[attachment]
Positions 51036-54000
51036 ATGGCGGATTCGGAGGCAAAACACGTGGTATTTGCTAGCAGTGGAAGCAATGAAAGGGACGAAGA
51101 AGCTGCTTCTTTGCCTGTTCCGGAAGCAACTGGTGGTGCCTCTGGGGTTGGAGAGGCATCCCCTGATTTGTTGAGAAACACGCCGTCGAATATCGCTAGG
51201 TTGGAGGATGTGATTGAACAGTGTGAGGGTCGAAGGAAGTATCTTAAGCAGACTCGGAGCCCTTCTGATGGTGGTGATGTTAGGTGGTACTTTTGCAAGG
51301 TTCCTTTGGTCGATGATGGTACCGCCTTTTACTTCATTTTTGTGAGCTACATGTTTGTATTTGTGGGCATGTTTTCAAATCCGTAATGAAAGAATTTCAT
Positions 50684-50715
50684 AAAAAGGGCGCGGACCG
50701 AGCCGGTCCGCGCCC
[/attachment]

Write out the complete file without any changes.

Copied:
Positions 51036-54000
51036 ATGGCGGATTCGGAGGCAAAACACGTGGTATTTGCTAGCAGTGGAAGCAATGAAAGGGACGAAGA
51101 AGCTGCTTCTTTGCCTGTTCCGGAAGCAACTGGTGGTGCCTCTGGGGTTGGAGAGGCATCCCCTGATTTGTTGAGAAACACGCCGTCGAATATCGCTAGG
51201 TTGGAGGATGTGATTGAACAGTGTGAGGGTCGAAGGAAGTATCTTAAGCAGACTCGGAGCCCTTCTGATGGTGGTGATGTTAGGTGGTACTTTTGCAAGG
51301 TTCCTTTGGTCGATGATGGTACCGCCTTTTACTTCATTTTTGTGAGCTACATGTTTGTATTTGTGGGCATGTTTTCAAATCCGTAATGAAAGAATTTCAT
Positions 50684-50715
50684 AAAAAGGGCGCGGACCG
50701 AGCCGGTCCGCGCCC